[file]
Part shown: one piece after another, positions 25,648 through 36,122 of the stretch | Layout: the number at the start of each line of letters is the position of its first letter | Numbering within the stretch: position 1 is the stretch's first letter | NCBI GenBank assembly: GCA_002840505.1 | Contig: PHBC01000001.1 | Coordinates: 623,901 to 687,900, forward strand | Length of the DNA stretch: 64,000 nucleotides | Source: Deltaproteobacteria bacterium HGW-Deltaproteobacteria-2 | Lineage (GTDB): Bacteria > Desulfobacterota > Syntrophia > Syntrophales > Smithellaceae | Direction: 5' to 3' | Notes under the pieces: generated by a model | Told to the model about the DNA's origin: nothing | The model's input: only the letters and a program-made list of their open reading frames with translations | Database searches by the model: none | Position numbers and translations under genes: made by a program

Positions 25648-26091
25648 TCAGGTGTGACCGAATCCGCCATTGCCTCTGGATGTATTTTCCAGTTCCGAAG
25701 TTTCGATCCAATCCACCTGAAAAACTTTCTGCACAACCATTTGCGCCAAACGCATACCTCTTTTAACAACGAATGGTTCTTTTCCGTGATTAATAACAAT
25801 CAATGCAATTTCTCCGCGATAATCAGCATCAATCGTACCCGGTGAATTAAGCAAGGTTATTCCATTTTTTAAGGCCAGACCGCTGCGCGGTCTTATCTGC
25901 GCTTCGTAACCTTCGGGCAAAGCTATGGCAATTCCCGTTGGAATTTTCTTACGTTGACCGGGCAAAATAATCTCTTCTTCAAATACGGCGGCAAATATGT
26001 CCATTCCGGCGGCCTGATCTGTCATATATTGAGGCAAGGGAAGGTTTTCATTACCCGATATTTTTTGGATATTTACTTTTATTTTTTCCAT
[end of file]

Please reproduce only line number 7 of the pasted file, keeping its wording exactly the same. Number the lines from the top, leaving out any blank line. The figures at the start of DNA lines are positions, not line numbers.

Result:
26001 CCATTCCGGCGGCCTGATCTGTCATATATTGAGGCAAGGGAAGGTTTTCATTACCCGATATTTTTTGGATATTTACTTTTATTTTTTCCAT